You download your transactions from PayPal as a CSV, then you create an Excel spreadsheet from the CSV (in a specified format so that you don’t have to go through a “mapping” step). You then tell MSOA to import the data. This image shows the import dialog (click to see full size). But when you hit the Next button, you get this lovely error dialog telling you that you must create a customer record for every one of the people who PayPal’ed you money.


Argh!! 🙁

Well, obviously this isn’t something you want to do by hand (especially if you have a large number of customers), but you can automate it. Take the same PayPal spreadsheet you just downloaded, and copy it into the Customers template that Office Accounting provides for uploading customer data. The mapping is pretty obvious, but there’s an undocumented trick that you MUST use (and it won’t work unless you do it). Here’s the trick: copy the Customer Name data (column B) to the Contact Name field (column L). So column B and column L now have identical data. Then your import will work. As an extra added bonus, copy the email field from PayPal to the Customer Email field (column Q) not the Contact Email (column O) – this way the email will show up in your customer list.  You also must be careful to check your data to remove duplicate customers or the import will complain.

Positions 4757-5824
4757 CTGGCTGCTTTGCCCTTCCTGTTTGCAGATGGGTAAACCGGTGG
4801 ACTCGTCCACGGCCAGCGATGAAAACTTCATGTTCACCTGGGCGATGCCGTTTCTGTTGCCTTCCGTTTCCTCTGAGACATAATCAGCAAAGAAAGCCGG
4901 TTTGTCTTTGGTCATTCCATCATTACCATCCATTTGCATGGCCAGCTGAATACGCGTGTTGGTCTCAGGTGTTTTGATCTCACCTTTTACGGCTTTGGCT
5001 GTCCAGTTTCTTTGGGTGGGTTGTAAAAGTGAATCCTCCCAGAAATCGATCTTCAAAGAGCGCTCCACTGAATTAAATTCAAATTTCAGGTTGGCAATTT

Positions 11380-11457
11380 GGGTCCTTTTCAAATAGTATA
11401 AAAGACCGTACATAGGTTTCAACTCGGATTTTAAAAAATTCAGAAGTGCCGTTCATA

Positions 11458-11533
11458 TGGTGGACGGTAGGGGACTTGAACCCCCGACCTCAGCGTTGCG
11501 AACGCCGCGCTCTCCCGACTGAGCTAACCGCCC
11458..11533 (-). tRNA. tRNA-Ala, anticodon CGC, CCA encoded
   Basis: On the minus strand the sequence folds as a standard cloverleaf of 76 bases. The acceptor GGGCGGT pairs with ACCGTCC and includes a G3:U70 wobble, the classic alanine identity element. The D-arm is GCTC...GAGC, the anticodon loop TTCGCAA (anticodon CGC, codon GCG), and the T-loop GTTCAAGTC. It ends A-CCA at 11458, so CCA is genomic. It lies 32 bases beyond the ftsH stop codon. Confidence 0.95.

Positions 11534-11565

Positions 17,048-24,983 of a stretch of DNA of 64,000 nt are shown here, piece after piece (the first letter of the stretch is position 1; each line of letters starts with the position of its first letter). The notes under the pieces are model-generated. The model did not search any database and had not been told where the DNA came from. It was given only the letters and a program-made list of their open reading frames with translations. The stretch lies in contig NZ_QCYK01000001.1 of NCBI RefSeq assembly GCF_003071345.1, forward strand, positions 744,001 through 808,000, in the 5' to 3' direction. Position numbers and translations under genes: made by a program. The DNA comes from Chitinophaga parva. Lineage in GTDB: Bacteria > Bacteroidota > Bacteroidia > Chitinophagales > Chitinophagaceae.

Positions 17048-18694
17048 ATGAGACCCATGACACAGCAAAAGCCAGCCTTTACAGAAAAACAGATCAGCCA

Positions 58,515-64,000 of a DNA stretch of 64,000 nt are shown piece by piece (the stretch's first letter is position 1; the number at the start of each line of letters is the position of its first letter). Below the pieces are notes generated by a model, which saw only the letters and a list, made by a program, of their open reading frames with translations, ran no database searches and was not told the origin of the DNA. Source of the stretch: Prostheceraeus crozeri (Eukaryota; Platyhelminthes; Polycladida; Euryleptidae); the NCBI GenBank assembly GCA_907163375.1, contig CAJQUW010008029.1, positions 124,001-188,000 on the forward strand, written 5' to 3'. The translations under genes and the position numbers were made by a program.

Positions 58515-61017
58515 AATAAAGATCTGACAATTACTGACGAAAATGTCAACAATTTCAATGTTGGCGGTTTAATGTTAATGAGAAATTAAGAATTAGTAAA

Having done all this, I took a step back and wondered whether it was really worthwhile using Office Accounting for this critical data, since it’s not clear that Microsoft has a serious commitment to this program (they’ve dumped other programs in the past and left people in the lurch).